• Lots to like about the Lightning despite first-round exit

    Ronnie Shuker
    (Photo by Scott Audette/NHL)

    What did Michael Jordan once say? “To learn to succeed, you must first learn to fail.”

    The Tampa Bay Lightning would do well to memorize that advice verbatim, because their future has success written all over it.

    But not before they had to fail. Which they did, miserably, in being swept by the Montreal Canadiens in Round 1. Aside from an inspiring third-period comeback in Game 4, Tampa Bay never looked anywhere near Montreal’s equal. The Canadiens didn’t even need all the ugly favors they received from officials, because they dominated in every aspect of the game: goaltending, defense, scoring. They killed in Corsi close (54.0% to 46.0%) and Fenwick close (56.4% to 43.6%). Heck, the Lightning even got beat in anthem singing.

    For Tampa Bay, the next step is to learn from that beatdown and get up off the mat next season. “Our thing now is we can’t be a one-hit wonder,” Cooper told the media before Game 4. “We have to make the playoffs next year. To me, it’s inexcusable if we don’t.”

    They absolutely should, and then some, because the Lightning have everything going for them: the second-best player in the world (Steven Stamkos); a big, mobile No. 1 defenseman in the making (Victor Hedman); an elite, mammoth goaltender (Ben Bishop) who’s finally realizing his potential; two rookies (Ondrej Palat and Tyler Johnson) nominated for the 2014 Calder Cup Trophy; a coach (Jon Cooper) who’s won a bevy of championships from Jr. B to the American League; and a GM (Steve Yzerman) who’s proven his managerial acumen by guiding Canada to consecutive Olympic gold medals.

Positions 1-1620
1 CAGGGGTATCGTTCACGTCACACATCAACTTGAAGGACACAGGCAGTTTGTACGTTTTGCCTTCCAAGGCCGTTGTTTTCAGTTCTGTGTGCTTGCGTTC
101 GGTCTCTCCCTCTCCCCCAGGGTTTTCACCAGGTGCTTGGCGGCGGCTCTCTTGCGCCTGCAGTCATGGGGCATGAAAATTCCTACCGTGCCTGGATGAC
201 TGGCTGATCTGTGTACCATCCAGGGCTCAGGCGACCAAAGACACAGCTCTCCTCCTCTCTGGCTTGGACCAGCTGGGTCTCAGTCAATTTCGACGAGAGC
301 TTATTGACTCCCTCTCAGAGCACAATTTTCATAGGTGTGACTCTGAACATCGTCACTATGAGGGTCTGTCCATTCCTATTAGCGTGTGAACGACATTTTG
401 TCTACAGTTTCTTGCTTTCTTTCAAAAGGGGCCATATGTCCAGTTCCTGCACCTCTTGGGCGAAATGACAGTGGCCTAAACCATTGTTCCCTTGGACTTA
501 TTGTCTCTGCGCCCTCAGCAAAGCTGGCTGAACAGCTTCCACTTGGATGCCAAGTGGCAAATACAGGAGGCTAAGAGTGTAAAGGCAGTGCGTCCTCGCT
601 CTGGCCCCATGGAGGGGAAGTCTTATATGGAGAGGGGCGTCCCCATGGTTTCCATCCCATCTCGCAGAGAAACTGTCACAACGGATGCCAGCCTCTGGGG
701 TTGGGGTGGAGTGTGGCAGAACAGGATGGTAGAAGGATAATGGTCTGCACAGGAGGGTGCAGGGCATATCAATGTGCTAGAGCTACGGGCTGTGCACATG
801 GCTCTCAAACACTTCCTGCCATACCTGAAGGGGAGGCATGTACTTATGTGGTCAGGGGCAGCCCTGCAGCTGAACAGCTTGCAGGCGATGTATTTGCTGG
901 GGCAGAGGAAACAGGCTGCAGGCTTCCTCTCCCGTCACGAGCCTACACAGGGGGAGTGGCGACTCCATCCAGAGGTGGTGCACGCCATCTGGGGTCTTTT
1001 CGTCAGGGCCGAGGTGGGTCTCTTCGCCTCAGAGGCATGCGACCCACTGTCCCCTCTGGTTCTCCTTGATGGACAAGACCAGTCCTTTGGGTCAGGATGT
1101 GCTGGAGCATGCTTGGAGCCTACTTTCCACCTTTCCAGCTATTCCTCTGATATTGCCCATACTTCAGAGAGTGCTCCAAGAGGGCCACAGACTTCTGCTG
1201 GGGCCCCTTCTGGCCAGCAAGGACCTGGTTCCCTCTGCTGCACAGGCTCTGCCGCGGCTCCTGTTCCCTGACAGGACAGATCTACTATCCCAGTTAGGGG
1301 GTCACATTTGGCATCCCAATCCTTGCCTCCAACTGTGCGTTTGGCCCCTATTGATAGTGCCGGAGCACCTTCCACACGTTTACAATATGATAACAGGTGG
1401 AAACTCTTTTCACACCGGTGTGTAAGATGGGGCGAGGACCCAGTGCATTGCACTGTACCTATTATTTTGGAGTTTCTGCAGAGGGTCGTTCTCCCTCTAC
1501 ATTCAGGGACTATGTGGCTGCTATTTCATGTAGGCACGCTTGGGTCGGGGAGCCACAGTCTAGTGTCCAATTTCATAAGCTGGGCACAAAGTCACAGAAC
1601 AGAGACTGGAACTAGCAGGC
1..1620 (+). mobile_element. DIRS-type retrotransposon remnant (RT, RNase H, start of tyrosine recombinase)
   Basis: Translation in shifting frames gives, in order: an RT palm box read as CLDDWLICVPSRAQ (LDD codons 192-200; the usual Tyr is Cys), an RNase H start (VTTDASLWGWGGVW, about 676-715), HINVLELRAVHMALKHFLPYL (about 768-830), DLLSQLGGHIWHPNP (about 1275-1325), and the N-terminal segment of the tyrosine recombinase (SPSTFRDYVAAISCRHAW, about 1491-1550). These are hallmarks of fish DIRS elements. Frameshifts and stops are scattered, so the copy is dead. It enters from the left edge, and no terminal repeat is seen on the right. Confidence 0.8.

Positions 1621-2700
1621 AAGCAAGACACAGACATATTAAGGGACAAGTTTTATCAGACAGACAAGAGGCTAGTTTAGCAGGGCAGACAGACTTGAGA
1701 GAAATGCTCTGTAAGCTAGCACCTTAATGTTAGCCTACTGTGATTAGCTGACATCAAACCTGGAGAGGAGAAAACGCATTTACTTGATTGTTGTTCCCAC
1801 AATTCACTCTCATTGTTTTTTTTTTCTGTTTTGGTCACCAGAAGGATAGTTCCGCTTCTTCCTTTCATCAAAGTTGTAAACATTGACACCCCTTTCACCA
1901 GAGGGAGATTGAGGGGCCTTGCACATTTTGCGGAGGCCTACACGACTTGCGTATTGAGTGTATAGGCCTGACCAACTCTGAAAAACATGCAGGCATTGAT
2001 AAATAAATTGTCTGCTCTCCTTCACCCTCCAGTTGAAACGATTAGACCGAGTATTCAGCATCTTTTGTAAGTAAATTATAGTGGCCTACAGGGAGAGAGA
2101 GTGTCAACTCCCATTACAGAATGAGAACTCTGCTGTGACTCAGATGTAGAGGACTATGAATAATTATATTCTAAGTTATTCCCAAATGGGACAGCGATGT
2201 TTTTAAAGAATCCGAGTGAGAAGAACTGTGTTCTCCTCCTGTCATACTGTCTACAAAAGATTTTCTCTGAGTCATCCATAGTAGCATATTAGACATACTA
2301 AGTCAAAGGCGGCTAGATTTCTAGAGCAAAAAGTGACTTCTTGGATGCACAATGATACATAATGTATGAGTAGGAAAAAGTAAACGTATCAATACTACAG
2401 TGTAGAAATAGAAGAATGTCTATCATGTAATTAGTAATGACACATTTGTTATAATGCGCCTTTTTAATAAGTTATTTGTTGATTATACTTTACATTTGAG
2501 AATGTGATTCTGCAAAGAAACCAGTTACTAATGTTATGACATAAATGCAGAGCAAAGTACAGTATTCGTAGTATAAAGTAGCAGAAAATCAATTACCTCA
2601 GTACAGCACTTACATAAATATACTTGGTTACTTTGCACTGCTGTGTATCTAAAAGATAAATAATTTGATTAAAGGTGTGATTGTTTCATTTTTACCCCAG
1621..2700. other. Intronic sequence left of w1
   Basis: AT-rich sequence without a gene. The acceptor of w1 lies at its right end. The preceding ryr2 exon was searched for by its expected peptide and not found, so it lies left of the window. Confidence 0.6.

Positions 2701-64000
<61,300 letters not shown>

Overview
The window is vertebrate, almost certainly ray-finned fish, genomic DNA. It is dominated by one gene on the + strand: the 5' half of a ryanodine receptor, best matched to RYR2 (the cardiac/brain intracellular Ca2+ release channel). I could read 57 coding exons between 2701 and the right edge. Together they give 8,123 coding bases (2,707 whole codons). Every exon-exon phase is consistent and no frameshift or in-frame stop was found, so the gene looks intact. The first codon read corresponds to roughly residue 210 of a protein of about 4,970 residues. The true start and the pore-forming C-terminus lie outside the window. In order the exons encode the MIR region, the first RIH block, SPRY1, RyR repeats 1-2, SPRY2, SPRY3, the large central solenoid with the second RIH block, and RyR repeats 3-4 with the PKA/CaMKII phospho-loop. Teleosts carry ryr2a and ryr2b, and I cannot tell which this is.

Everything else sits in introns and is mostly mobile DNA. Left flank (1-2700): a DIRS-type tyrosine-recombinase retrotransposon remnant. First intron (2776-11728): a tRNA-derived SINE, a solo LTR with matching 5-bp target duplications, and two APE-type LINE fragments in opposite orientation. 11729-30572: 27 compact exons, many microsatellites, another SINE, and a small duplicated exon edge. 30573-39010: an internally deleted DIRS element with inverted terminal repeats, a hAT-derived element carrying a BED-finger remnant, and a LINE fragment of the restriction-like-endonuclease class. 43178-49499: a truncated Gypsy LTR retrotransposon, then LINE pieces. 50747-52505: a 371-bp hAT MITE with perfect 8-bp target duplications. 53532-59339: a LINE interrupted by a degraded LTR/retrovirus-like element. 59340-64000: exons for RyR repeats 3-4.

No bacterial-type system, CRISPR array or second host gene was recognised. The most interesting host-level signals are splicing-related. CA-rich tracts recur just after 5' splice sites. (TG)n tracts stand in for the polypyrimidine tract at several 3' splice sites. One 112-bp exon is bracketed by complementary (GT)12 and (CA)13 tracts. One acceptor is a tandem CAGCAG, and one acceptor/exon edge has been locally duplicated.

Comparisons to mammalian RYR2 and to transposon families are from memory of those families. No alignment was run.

At an average age of just 26.9 years old, Tampa Bay is also one of the youngest teams in the NHL. And the club has chemistry. Cooper coached arguably the greatest team in AHL history with the 2011-12 Norfolk Admirals, then-AHL affiliate of the Lightning. On that team were Tyler Johnson, Ondrej Palat, Tyler Johnson, Alex Killorn, Richard Panik, Radko Gudas, Keith Aulie, Mark Barberio and Michael Kostka – many of whom played big roles on the Lightning this season and will for years to come.

    Tampa Bay’s season is over, but the best for the Lightning is still to come.